Freight vessel of Finnish shipping line targeted by mystery pirates in Swedish waters
Identity of rubber boat pirates remains shrouded in mystery
It was reported on Thursday that nearly a week earlier, in the early hours of Friday last week, a freight vessel operated by a Finnish shipping line had been attacked by pirates in Swedish territorial waters.
The attackers, who spoke English, tied the members of the crew of the Arctic Sea and beat them. They also searched the vessel thoroughly before leaving the ship at about noon on the same day.
Swedish police investigating the case are at a loss to come up with a motive for the attack, or who may have been responsible. Suspicions were raised by the fact that that the act of piracy was not reported until several days after the alleged events took place.
The head of the investigation, Ingemar Isaksson of the Swedish police, believes that a hijacking did indeed occur, and that the shipping line and the crew were reluctant to approach Swedish authorities, because the pirates claimed to be police officers looking for drugs. Swedish authorities say that there is no suspicion that the ship would be carrying illegal substances.
Reporting the incident was also delayed because the attackers damaged the ship's communications equipment.
The vessel, which is just under 100 metres in length, is operated by a Finnish shipping line, but it sails under the flag of Malta.
All of the members of the crew are Russian citizens, Isaksson says.
The attack took place between the islands of Öland and Gotland off the east coast of Sweden. Between eight and ten men, who were masked and dressed in black, approached the ship in a fast rubber boat.
Police do not know what the hijackers might actually have been looking for, and Isaksson could not say if the attackers took anything from the ship.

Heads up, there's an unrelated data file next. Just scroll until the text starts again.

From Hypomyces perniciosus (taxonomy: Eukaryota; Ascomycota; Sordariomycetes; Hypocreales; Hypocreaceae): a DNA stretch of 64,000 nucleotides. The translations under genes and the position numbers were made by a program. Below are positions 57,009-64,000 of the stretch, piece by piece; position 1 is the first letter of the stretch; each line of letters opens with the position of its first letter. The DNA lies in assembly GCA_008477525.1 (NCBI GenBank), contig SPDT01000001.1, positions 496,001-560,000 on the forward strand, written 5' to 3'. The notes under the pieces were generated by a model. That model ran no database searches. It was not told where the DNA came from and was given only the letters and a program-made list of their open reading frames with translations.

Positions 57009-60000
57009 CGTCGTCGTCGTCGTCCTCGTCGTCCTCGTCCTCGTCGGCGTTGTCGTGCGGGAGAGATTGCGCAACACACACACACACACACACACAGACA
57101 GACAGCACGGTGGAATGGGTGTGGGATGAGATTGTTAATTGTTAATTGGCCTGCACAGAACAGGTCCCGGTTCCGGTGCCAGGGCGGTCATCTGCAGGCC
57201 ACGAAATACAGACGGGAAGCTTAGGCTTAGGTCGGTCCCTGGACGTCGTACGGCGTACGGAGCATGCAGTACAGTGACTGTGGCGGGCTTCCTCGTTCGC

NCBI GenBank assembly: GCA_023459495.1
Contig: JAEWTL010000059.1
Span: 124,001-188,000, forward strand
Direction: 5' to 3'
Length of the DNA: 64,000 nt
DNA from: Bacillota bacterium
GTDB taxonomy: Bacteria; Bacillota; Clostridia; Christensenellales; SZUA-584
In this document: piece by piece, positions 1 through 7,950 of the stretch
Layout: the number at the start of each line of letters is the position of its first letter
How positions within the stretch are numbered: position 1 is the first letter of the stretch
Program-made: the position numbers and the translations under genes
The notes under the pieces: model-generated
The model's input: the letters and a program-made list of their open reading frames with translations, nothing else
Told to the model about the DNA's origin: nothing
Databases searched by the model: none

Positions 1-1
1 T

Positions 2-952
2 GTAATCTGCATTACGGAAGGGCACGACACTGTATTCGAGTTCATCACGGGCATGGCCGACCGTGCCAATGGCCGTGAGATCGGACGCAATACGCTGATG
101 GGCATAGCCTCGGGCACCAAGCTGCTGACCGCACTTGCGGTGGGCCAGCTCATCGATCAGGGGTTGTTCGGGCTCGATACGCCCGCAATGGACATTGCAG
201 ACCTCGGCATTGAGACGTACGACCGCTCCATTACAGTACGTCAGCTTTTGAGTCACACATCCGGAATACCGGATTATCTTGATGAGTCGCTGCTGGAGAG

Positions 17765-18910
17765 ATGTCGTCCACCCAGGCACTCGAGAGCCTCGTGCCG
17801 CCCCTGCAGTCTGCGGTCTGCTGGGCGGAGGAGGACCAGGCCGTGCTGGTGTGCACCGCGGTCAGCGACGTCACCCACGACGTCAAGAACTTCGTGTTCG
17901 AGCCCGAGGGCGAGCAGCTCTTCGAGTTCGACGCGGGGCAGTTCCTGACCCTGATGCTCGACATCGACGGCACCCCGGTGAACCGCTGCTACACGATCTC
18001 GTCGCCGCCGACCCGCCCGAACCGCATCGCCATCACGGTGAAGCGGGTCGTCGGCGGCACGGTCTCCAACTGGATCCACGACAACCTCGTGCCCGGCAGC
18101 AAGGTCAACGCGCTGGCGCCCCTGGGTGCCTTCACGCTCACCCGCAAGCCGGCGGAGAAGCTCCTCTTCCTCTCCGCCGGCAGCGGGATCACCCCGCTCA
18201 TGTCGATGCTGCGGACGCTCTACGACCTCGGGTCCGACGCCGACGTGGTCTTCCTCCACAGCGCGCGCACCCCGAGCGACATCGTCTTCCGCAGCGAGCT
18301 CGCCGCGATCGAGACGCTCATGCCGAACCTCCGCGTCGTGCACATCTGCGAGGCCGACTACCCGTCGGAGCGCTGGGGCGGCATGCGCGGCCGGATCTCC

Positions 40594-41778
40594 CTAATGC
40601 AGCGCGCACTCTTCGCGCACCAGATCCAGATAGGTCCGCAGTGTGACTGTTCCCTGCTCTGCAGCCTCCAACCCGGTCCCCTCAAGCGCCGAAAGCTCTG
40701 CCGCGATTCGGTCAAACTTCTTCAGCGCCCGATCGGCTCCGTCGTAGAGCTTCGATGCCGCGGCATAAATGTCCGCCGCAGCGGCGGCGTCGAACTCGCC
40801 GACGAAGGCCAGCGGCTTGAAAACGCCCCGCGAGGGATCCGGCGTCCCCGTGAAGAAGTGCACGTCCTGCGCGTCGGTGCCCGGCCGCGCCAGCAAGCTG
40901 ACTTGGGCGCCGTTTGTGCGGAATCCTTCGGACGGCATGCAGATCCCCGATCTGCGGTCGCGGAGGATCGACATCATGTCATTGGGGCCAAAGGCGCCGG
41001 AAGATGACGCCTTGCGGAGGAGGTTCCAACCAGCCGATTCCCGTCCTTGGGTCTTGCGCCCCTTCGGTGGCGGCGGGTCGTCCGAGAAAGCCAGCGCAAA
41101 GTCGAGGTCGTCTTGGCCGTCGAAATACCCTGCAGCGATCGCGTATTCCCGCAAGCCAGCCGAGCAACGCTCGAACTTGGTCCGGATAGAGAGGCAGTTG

At least three members of the crew were injured in the attack, Isaksson says. One suffered broken teeth, and two or three others sustained bruises.
“I have never heard of anything like it”, Isaksson says.
Swedish police had not made direct contact with the ship by Thursday evening. They had spoken to the Finnish shipping line and the Finnish police.
Lars Henriksson of the Finnish National Bureau of Investigation (NBI) says that the shipping line filed a criminal complaint about a suspected hijacking to the Finnish police.
The case was transferred to the Swedish police for investigation, because the incident took place in Swedish territorial waters. Henriksson says that the only Finnish connections with the case are that the ship is operated by a Finnish shipping line, and that it began its voyage from the Finnish port of Pietarsaari.
After the incident, the ship continued on its way to the Algerian port of Bejaia, where it is taking a load of sawn timber. Swedish police say that on Thursday evening, the ship was somewhere in the Bay of Biscay.
Swedish authorities now want to contact the ship, in order to ascertain more of the details of the events. The Swedish Coast Guard is looking for witnesses from possible other vessels in the area at the time of the incident. The police want to know where the hijackers’ boat came from and where it went.
Police are investigating the case as a hijacking, which is punishable by four years' imprisonment.
The Swedish police did not learn about the events until Tuesday, when they were told about it by the Swedish Coast Guard. Isaksson says that the ship’s crew first reported the event to the shipping line, which informed the Finnish police, and the Russian Embassy in Finland.
The Finnish News Agency (STT) reports that the shipping line did not report the case to the police until Monday. The company first investigated the case itself by interviewing all members of the crew.